That’s why Landscape Ontario, in conjunction with the Canadian Nursery and Landscape Association and Sinclair Cockburn Financial Group, will be re-introducing the Standard Form Snow and Ice Maintenance Contract. The contract has two parts. The first section deals with terms and conditions that apply to all premises — insurance, indemnity, duration of contract, notice previsions, to name a few. In particular, the contract is drafted so indemnity applies only if the contractor is negligent or fails to perform the work in accordance with the contract. The second part, Schedule A, clarifies the scope of work and includes provisions for how the contractor will be paid. It details the fixed price portion of the contract, how and when ice-melting products should be applied (a key issue in slip and fall claims) and how extra work should be requested by the owner. The message here is that contractors should not do any work not specifically listed in the contract. In short, the standard contract puts some control back in the hands of the snow removal contractor.   

One issue for contractors is whether property management firms will accept the standard contract. If they don’t, contractors should question why — property owners are quite familiar with liability and indemnity issues. If property managers insist on using their own contracts, have a lawyer scrutinize the wording carefully. This is essential to protecting your operations and keeping your costs down.

Contractors should also remember to feel confident in providing written documentation to their clients, indicating areas requiring improvement and/or maintenance, in order to do the job properly. Response from the snow removal industry to the standard contract has been positive, with about 70 per cent of contractors already using it. Insurance carriers, such as the HortProtect program, will likely insist on its use, or at least a contract similar in nature, for future new business.  

Detailed record keeping is vital

The contract is just one link in the chain to protect against frivolous liability lawsuits. Record keeping is equally important to snow contractors, specifically the maintenance of accurate and thorough winter services work-logs. In some instances, lawsuits against contractors have been successful simply because no detailed records were available.

Snow removal contractors are a diverse group, and firms must tailor record keeping systems to their own needs. But there are some standard checklists: location, time in/out, services performed, material applied (i.e., salt, sand), site observations and weather observations. Records should be kept for seven years. Sound record keeping must be a part of every contractor’s operation in today’s business environment. Record keeping is particularly important in areas like site maps. Snow removal contractors should know the exact property lines, potential hazards (low-hanging eaves, trees, etc.) and pre-existing damage. If your plow tears up asphalt because of a pothole, that pre-existing damage should have been noted in the property site map. Similarly, if a property owner recommends dumping or pushing snow onto an adjacent property, think twice. If it’s not detailed on the site map, don’t do it. Landscape Ontario, through the Snow and Ice Commodity Group, is currently putting together a comprehensive Maintenance Log that will be accepted by its insurer.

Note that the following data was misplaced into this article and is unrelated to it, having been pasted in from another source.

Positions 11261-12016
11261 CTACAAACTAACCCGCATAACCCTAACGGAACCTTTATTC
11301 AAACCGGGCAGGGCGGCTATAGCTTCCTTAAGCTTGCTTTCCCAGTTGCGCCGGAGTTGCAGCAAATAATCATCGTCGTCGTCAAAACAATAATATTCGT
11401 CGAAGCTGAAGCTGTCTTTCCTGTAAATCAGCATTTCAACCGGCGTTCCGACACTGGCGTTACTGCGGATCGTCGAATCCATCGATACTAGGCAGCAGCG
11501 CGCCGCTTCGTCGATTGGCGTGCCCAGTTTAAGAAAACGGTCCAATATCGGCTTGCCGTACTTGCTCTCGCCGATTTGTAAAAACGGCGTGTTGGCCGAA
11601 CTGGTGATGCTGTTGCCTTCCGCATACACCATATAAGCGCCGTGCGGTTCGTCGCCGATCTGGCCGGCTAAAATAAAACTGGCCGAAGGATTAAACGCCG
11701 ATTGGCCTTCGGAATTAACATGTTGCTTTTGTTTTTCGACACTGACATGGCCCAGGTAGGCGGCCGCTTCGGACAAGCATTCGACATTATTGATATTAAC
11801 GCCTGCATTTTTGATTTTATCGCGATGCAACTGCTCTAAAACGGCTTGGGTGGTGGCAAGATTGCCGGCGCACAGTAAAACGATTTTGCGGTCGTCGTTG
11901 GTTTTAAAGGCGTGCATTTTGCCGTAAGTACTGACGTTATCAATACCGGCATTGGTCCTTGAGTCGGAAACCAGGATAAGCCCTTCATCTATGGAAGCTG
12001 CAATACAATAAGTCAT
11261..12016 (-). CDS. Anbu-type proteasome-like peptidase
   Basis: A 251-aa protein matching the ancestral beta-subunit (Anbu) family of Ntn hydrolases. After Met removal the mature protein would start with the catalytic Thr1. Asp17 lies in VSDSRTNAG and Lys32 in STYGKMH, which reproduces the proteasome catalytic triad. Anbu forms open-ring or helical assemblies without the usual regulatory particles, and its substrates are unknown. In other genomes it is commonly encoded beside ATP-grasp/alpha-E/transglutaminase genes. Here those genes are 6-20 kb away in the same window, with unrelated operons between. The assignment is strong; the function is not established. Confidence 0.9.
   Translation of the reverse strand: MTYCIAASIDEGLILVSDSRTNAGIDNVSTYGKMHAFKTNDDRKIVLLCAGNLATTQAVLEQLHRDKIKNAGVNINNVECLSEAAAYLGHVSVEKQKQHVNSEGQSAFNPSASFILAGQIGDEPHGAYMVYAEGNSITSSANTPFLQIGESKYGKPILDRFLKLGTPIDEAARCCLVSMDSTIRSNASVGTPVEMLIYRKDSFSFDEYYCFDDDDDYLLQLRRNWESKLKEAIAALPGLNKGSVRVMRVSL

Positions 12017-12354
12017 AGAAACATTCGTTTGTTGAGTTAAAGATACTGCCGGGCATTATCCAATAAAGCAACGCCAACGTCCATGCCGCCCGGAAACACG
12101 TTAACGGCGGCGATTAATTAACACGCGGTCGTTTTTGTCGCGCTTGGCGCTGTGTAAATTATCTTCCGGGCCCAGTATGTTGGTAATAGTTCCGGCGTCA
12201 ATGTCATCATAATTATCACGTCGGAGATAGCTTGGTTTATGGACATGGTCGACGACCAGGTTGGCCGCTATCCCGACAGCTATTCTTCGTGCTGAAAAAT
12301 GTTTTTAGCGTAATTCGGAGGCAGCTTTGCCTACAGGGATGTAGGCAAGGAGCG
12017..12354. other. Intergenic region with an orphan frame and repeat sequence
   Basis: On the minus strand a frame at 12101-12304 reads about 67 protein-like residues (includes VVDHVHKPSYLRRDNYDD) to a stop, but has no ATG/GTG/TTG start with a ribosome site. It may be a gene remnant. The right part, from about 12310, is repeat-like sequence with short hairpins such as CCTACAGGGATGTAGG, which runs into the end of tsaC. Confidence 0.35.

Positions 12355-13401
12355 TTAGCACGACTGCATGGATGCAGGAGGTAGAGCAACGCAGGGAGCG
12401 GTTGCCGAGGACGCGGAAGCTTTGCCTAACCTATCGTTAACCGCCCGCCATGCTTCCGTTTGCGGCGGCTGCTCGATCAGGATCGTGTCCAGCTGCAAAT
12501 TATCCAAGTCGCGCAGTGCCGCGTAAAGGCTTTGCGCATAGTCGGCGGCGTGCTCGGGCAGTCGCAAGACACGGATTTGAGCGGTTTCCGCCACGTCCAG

Insurance is designed to protect you from an unforeseen loss while carrying out your business duties. It is not meant to provide blanket coverage for any assumed liability, especially as it relates to slip-and-fall claims and hidden exposures. Understanding this difference, and implementing a sound risk management program, can help your firm cope successfully with challenging conditions in the insurance market.   
For more information on the standard form snow and ice removal contract, please feel free to visit  /, or call Sinclair Cockburn Financial Group at 1-888-883-5888. Darren Rodrigues may be reached at (416) 494-9883, ext. 361 or